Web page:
On Tuesday, Trina Robbins wrote about a Jewish woman who drew comics. Her posts are being featured this week on The Arty Semite, courtesy of the Jewish Book Council and My Jewish Learning’s Author Blog Series. For more information on the series, please visit:
Last month I flew to Seattle to attend the first GeekGirlCon (but not the last!). GeekGirlCon is for the Rest of Us; maybe not 99%, but definitely 52%, the women who have for so long been shut out of a male-dominated comics industry, and from all the related male-dominated industries, like computers and gaming. It’s for us geeky girls who spent our high school years as outsiders, never cheerleaders, never dating the members of the football team (often never dating at all!), our noses buried in science fiction or fantasy books or comics. All those geeky girls have grown up into enthusiastic and talented young women who are making great clothes and jewelry, creating wonderful new comics — and with not a superhero in the bunch. The energy level in the rooms was high and optimistic.
Instead of complaining about the insultingly gigantic-breasted women in the mainstream, male-oriented comics, the GeekGirls are drawing comics for themselves, which means for us. They’re telling stories that we GeekGirls (and as the oldest person at that convention, I’m still a GeekGirl) can read and identify with, and drawing them beautifully. I was on a panel devoted to Womanthology, a new women’s anthology project that raised their goal of $25,000 in production funds via Kickstarter in under 20 hours. By the end of the fundraising period a month later, they had raised $109,301, making Womanthology the most-funded comics project to date. I’m honored to be one of the contributors. I told the audience about my Lily Renee graphic novel, and one woman said to me after the panel that she was moved to tears just learning about Lily’s story.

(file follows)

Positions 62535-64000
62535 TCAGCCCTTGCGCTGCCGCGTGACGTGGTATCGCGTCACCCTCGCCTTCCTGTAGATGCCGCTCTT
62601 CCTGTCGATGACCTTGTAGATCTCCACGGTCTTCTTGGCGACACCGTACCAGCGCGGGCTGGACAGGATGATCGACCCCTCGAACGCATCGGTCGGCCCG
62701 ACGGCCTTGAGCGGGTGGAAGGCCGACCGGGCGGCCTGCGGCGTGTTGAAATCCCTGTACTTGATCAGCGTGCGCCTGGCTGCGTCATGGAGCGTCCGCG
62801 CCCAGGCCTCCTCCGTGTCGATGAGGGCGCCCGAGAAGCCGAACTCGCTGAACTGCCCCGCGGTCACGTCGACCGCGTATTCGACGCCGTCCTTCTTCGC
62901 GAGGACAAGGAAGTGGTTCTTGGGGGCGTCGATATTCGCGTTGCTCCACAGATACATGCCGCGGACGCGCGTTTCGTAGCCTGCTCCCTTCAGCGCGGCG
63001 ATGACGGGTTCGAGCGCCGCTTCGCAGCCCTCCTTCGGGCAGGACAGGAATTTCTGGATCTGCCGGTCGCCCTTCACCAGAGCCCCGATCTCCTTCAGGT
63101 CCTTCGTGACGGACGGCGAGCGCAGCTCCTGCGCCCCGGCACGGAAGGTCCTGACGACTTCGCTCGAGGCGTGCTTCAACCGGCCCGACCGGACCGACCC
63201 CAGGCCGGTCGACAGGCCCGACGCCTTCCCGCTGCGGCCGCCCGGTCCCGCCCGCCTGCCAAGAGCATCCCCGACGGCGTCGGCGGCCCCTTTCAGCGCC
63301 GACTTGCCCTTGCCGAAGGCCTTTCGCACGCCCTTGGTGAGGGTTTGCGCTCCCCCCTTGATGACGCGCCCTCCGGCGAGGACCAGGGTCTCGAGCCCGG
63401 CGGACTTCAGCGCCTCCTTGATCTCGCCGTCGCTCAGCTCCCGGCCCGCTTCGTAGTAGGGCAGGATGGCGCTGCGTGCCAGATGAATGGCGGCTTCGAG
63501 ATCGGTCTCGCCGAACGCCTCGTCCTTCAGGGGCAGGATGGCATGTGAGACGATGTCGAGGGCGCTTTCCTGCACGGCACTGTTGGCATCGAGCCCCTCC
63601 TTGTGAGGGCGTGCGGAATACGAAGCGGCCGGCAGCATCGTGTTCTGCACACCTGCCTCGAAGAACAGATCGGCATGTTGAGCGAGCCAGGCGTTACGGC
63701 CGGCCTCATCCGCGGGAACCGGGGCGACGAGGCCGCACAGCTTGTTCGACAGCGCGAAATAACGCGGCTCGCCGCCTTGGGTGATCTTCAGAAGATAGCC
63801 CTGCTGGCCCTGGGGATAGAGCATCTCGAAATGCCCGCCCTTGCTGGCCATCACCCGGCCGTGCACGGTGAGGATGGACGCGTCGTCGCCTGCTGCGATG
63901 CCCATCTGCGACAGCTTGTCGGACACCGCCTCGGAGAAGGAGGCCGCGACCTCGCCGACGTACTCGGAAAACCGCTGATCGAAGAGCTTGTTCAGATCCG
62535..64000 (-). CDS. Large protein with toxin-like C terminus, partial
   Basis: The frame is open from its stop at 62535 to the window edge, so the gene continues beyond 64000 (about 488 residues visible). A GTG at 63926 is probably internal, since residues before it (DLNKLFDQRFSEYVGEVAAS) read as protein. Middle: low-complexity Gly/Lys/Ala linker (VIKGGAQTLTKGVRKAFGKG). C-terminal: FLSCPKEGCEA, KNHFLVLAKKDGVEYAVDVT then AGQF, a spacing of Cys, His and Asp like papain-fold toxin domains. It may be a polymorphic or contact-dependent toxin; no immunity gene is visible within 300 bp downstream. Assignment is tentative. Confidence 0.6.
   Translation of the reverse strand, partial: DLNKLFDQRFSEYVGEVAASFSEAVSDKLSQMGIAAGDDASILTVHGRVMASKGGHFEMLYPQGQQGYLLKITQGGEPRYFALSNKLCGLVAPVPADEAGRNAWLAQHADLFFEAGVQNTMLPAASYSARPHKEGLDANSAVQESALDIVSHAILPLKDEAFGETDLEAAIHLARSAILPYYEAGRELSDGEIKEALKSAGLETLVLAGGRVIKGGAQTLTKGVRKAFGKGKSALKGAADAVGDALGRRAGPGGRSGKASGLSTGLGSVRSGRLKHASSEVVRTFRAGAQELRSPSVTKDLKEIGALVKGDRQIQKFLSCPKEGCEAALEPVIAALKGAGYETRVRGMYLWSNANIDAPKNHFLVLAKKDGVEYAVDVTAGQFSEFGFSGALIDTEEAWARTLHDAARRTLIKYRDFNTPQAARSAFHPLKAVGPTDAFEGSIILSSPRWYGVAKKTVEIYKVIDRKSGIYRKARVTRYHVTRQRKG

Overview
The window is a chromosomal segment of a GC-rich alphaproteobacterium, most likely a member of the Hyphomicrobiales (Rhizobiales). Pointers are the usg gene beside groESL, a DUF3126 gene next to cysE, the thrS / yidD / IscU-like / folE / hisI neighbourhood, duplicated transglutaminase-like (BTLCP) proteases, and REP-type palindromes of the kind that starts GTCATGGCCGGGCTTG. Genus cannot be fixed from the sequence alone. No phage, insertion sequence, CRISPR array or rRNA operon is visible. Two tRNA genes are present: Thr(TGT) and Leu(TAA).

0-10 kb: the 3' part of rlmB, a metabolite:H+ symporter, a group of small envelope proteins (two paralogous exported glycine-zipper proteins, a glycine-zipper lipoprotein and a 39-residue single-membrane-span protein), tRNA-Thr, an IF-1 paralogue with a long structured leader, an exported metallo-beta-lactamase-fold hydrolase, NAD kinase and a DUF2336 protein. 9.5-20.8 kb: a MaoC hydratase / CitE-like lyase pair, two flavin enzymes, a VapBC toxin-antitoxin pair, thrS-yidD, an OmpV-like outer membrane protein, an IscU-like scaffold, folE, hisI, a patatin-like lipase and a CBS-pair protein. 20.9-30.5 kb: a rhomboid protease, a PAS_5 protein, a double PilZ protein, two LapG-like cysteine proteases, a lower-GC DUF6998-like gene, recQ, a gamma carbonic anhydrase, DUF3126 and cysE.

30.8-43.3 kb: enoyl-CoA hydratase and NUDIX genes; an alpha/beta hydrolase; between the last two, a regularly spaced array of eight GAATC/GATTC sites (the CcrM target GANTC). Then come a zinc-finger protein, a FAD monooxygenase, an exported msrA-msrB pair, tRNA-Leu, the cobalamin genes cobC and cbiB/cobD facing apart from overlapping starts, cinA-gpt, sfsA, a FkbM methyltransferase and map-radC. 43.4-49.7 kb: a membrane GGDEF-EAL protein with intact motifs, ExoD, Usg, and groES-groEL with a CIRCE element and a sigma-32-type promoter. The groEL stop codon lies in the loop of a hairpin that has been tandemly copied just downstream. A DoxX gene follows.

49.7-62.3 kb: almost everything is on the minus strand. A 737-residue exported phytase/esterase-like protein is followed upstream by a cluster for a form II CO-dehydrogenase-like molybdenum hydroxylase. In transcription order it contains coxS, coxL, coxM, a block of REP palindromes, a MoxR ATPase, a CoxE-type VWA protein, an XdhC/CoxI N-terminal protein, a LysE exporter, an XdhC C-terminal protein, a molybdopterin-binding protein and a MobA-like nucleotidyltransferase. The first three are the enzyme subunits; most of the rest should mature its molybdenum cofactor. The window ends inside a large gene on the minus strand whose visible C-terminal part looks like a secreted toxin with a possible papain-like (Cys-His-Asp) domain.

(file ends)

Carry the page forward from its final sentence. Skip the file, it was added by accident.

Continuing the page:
The week before I left for Seattle, the Occupy Wall Street movement had already spread to other cities: Portland, Seattle, Los Angeles and my city, San Francisco. But I’d been too busy meeting my deadlines to visit to their encampment. Finally, this past weekend, I found the time. I brought with me a bag filled with the stuff hotels give you: shampoos, lotions, toothbrushes, hairbrushes, mending kits, little bottles and packages I always tossed into a drawer upon returning home from my travels, figuring I’d have a use for them one day. So I finally had a use for them: I donated them to the Red Cross tent. Then my partner and I toured the encampment. It was neat and clean — as neat as a tent city could be — and they had even put up a library tent. So the next day, my partner and I returned, this time with a carton of comics for the library tent. Now our visit coincided with a march to the Occupy encampment from the people of Glide Memorial Church, one of the most prominently liberal churches in America, led by the Rev. Cecil Williams. They had come to offer solidarity to the people of the Occupy movement.
With the exception of a few seriously decrepit old hippies — for a change I was not the oldest person! — the people of the Occupy encampment were, like the women at GeekGirlCon, young and enthusiastic, and like GeekGirlCon, the energy level was high and optimistic. Somehow active, caring, optimistic young people skipped a generation, if not several. There was very little in the way of real political activity in the ’90s, and less in the first decade of the 21st century. America seemed listless and depressed. But now young people are back in action, and I can see them making changes. I marched my last march in the early ’90s, for abortion rights. I’m too old to camp out on concrete. But I can do what I can to help and cheer on the young change-makers. This world is yours!
Trina Robbins is the author of the just-released “Lily Renee, Escape Artist.”
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